Speaking about the project covering almost 250 hectares, the Prime Minister stated that “Hungary will position itself on the world map of vehicle industry research, development and testing, and we Hungarians will take a step towards becoming one of the automotive industry’s strongholds in Central Europe”. The Prime Minister noted that this simultaneously provides opportunities for automotive industry companies present in Hungary, specialists looking for positions in the sector, research workshops and suppliers.
He said that the claim that without EU grants there would be no economic growth in Hungary is an enduring sign of a Hungarian inferiority complex. The test track, he said, is living proof that “we are not dependent on crutches, and we stand on our own feet”: Hungarians have their own resources, their own abilities, and they can perform to European and world standards while solely utilising their own resources. He pointed out that between 1998 and 2002 – when Hungary was not yet a member of the European Union – his government had been able to implement an economic policy which raised economic growth to over four per cent.
Mr. Orbán also said that other sites in addition to Zalaegerszeg had also been considered for the test track. He added that Minister of State for Education László Palkovics, Mayor Zoltán Balaicz and local Member of Parliament László Vígh had argued strongly for their home region, in order to provide a home for a major project which will send Zalaegerszeg the message that it has a future.
In the Prime Minister’s words “We are letting the new industrial revolution into this region”. At the forefront of this initiative is Germany, which is “both Hungary’s most important and most loyal economic partner, and cooperation with Germany has enabled the automotive industry to become one of the drivers of the Hungarian economy”.
As figures for the first quarter show, he said, the performance of the vehicle industry has also made a sizeable contribution to Hungary being in the EU’s top five most rapidly growing economies, but “by the end of the year we would like to be in the top three”.
In his view, “We should be proud of being able to make Mercedes, Audi and Suzuki vehicles, but we would like these cars to be at least partly designed and developed here, and – if possible – to have them all tested here as well”. He added that within a matter of days a decision will be made on funding for the related project of construction of a dual-carriageway linking Zalaegerszeg to the M7 motorway. Planning work has already begun, and the deadlines can be met, he said.
The Prime Minister also pointed out that the new industrial revolution and digitalisation will bring with them not only opportunities, but also risks, the consequences of which we cannot yet see clearly.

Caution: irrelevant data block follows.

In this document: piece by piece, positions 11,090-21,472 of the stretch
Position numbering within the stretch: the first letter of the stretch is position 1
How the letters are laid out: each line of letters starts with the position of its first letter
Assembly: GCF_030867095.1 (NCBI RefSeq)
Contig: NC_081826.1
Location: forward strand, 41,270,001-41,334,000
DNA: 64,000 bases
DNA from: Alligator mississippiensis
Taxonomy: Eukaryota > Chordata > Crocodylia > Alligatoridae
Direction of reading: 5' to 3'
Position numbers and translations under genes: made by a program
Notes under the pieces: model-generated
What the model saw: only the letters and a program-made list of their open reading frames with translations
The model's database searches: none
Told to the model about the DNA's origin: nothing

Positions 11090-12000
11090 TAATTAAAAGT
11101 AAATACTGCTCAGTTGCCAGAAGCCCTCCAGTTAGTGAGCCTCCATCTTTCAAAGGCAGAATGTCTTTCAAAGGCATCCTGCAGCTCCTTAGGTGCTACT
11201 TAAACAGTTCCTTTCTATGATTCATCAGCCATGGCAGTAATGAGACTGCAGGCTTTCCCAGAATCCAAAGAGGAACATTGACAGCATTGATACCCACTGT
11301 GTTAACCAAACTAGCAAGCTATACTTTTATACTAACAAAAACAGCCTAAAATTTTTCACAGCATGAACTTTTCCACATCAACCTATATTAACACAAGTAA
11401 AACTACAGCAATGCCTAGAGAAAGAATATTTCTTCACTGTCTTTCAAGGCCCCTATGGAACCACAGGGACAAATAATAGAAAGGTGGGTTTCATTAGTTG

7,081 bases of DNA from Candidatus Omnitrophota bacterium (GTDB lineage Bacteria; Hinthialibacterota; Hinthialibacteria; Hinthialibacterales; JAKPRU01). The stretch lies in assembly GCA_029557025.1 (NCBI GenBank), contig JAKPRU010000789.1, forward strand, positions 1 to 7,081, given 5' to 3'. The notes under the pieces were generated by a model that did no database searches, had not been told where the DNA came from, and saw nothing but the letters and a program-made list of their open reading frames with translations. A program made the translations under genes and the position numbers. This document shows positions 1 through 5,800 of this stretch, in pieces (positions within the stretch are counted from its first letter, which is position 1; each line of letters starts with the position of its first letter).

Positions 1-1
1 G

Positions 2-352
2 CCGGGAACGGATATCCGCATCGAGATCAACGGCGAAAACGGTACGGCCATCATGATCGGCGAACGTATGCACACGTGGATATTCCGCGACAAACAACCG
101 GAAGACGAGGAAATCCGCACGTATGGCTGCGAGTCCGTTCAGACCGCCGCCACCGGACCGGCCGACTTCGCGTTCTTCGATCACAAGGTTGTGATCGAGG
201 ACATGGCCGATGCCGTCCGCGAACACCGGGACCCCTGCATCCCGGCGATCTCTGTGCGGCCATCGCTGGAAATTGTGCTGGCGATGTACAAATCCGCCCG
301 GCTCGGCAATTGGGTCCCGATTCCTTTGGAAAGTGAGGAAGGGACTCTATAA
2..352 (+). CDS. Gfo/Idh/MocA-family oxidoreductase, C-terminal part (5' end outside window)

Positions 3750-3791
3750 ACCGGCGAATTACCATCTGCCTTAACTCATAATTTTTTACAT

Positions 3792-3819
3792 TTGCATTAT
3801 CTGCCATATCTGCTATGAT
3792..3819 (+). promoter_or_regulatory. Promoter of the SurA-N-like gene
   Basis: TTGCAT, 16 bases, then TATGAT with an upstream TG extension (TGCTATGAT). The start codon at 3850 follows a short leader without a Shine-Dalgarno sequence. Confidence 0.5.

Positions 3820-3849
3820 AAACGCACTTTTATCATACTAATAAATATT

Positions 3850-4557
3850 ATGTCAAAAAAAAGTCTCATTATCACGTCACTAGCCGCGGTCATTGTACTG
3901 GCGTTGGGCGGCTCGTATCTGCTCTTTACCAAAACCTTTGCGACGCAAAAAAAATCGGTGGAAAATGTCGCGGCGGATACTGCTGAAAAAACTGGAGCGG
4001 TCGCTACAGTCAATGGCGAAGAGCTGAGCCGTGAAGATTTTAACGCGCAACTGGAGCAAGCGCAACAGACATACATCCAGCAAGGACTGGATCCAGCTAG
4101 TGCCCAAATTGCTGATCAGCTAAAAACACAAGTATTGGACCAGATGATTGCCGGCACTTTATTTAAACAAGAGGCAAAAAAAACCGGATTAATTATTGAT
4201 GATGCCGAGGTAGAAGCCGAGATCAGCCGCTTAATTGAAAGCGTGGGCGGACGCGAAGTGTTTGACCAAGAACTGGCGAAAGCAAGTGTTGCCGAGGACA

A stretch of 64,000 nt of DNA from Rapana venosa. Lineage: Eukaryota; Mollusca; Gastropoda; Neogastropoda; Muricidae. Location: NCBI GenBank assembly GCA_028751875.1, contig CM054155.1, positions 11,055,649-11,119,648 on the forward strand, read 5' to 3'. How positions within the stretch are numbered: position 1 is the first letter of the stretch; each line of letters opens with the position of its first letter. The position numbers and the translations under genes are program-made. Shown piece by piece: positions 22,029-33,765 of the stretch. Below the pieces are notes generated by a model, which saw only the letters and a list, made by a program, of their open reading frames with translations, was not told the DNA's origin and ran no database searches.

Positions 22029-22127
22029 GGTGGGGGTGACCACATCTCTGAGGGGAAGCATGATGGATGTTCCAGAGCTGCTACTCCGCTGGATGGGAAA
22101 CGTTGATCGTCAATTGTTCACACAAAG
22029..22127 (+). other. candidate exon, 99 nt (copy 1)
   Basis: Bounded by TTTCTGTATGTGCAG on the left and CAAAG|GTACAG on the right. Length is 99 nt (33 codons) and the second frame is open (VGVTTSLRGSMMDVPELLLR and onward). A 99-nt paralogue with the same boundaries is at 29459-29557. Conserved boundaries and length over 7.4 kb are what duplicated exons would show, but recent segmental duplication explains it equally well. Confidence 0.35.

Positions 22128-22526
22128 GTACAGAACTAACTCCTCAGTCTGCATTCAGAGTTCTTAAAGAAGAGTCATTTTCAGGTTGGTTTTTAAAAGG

He outlined a vision for a traditional European life “which seeks to build the European future on work, innovation and performance”, but which, in addition to development and growth, must also enable the preservation of values.
We must, he said, stand up “for families, our national communities, our church communities, the conventional forms of raising children and the traditional family model which can be combined with industrial development at a pace which inevitably will be extremely rapid”.
He expressed the aim of a “Hungarian Hungary”, and mobilisation of Hungarian labour reserves without the introduction of immigrants and migrants. Mr. Orbán described a vision of a European future based on performance, work, innovation and traditional values, saying that the Government is convinced that in such a Europe Hungarians can hold their own.
László Vígh, local MP and ministerial commissioner for construction of the test track, said that it was a year ago to the day – at the conference “Cars of the Future” at Budapest University of Technology and Economics – that the Prime Minister had announced construction of the Zalaegerszeg automotive industry test track. He stressed that, together with expertise in the field, Hungarian industry, higher education, research and development could create “the Hungarian automotive industry’s Silicon Valley” in relation to the test track.
Zoltán Balaicz, the Mayor of Zalaegerszeg, highlighted that 1,800 new jobs were created in the city in 2015, the number of jobs increased by another 1,200 last year, and company projections and negotiations with investors suggest that a further one thousand jobs will be created this year.
He went on to say that the next few years can see the start of planning work on the dual-carriageway linking the city to Route 8 and Vasvár, which will provide businesses in Zala with links to Austria, Germany and Western Europe. It is to be hoped, he said, that a government decision will soon be adopted on construction of the Zalaegerszeg logistics centre and shipping container terminal, which will take advantage of the proximity of the international port at Koper.
Among the hundreds of guests at the Zalaegerszeg event were: Minister for National Economy Mihály Varga; Minister of State for Economic Development and Regulation at the Ministry for National Economy István Lepsényi; other politicians; representatives from Bosch, Continental, Ericsson, General Electric, Flextronics, Huawei and Nokia; and the British, Japanese, German and Austrian ambassadors to Hungary.